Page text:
However, if they are eternally elect in the Father, then in no way can they be considered enemies, while simultaneously being reconciled and mediated to the Father in His eternal secret counsel.

The fact remains that God the Father has a special love for Christians because they love His Son, and therefore this passage is just one more rock on top of the Mount Everest of evidence that stands in opposition to Calvinism.

James McCarthy: “…frankly, God doesn’t love you strictly because of yourself; He loves you because of His Son. Didn’t the Lord Jesus teach that...what did He say? The Father loves you why? Because you have loved Me. I mean, ‘but God, don’t You just love me?’ And He goes, ‘No, I actually don’t.’” [2:25-2:50]

James White: “I’m trying to figure out where that reference was. The Father has loved you because you have loved Me? …I couldn’t find that one. I would like to know what text is being paraphrased at that point, because that would make the Father’s love of us, dependent upon something we’re doing, and I think something was misstated there. I’m not sure.” [2:50-3:17]

I can’t say that I fully agree with McCarthy’s quote, because although He is quoting/paraphrasing a verse about God’s love, based upon the positive fact that the disciples had loved Jesus, McCarthy should be careful not to mistakenly then infer something entirely different, which is the negative that God only loves us because we love His Son, since (1) God didn’t say that, and (2) God’s love is genuinely shown towards the world, through the mercy expressed at John 3:16. I think that the real issue is that God has a special love for Christians, though which, does not negate His love for the world, whom He had given His Son Jesus. I think that the point here is that man’s loving relationship with His Son not only vindicates and justifies the cost of having sent His Son in the first place, but is also the desired outcome for every lost soul. However, what really caught my attention was James White’s response, and I don’t mean his unfamiliarity with the John 16:26-27 text, but his comment on it: “That would make the Father’s love of us, dependent upon something we’re doing.”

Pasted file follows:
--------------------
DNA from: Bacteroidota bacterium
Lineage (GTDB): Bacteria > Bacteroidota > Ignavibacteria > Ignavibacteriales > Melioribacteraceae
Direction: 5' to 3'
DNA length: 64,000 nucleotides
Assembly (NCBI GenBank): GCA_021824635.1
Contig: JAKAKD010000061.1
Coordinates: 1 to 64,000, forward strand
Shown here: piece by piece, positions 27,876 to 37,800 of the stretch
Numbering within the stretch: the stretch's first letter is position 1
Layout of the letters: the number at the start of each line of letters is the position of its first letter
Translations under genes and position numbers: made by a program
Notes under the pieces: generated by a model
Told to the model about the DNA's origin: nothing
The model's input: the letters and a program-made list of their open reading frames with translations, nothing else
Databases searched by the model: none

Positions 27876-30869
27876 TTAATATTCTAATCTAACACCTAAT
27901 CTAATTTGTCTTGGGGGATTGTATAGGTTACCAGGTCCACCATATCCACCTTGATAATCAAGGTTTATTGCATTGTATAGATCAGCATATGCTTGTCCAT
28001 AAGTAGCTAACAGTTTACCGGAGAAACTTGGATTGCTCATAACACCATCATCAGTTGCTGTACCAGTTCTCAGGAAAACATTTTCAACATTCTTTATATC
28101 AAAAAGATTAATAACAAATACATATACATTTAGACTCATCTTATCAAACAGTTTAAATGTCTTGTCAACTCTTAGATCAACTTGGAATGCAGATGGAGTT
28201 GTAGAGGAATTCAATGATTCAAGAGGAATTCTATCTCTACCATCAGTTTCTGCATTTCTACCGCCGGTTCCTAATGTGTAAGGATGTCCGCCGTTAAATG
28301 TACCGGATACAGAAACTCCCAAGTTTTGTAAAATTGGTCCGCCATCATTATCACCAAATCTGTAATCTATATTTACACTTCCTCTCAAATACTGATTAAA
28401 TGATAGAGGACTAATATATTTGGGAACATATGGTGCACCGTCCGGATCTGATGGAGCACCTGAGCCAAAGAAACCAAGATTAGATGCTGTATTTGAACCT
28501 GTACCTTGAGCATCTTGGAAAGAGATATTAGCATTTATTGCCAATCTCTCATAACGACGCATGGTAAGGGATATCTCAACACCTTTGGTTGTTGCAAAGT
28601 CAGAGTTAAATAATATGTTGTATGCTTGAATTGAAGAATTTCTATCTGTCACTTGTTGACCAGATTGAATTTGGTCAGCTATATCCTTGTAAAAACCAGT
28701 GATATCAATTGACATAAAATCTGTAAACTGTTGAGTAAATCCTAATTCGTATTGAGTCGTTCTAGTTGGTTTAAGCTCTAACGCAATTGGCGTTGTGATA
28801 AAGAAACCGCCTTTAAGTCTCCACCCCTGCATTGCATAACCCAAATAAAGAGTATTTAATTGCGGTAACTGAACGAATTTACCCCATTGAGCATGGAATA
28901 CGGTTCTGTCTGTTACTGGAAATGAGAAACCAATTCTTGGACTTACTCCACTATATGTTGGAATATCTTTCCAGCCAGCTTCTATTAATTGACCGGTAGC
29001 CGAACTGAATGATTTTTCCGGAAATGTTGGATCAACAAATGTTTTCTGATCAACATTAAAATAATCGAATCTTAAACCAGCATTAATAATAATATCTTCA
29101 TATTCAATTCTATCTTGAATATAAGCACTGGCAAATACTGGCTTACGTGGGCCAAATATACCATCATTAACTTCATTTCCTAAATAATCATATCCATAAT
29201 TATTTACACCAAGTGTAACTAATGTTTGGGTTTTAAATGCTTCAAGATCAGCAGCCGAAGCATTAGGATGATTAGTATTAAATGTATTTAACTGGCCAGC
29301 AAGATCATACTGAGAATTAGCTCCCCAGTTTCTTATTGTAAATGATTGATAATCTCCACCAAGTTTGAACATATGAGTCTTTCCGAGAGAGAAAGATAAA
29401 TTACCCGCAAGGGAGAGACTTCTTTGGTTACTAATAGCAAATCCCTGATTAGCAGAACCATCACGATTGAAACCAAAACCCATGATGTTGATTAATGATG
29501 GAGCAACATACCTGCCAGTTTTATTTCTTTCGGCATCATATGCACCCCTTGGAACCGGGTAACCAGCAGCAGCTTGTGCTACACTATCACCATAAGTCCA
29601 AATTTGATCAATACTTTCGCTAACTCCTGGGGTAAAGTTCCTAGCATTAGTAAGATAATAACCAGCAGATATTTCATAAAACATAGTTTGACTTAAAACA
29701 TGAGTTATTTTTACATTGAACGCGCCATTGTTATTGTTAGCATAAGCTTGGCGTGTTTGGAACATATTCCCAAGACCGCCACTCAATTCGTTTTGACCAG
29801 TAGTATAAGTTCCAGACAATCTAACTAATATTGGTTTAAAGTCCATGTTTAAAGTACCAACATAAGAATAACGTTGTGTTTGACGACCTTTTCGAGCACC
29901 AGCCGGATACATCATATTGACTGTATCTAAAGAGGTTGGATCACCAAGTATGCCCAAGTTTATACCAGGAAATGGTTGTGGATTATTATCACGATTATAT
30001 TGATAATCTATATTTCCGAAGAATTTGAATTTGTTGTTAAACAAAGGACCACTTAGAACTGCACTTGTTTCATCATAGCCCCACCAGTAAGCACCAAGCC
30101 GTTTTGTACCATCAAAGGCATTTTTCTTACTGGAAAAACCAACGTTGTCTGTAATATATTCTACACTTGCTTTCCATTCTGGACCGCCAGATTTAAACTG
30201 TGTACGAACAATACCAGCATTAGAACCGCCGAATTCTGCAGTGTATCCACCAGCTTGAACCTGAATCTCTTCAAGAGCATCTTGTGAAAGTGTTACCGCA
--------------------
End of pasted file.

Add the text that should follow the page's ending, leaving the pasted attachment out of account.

The Hebrews 11 faith-chapter, would otherwise seem to matter very little if they had no choice in the matter, as being those who were irresistibly forced by God to love, suffer and believe in Him. But if you add Free Will into the equation, then it becomes special to God. I wonder if Calvinists are properly seeing things from God’s perspective. Perhaps Calvinists are so focused on whether Free Will robs God of credit or whether Free Will gives room to boast, that they haven’t considered whether Calvinism robs God of a genuine fellowship.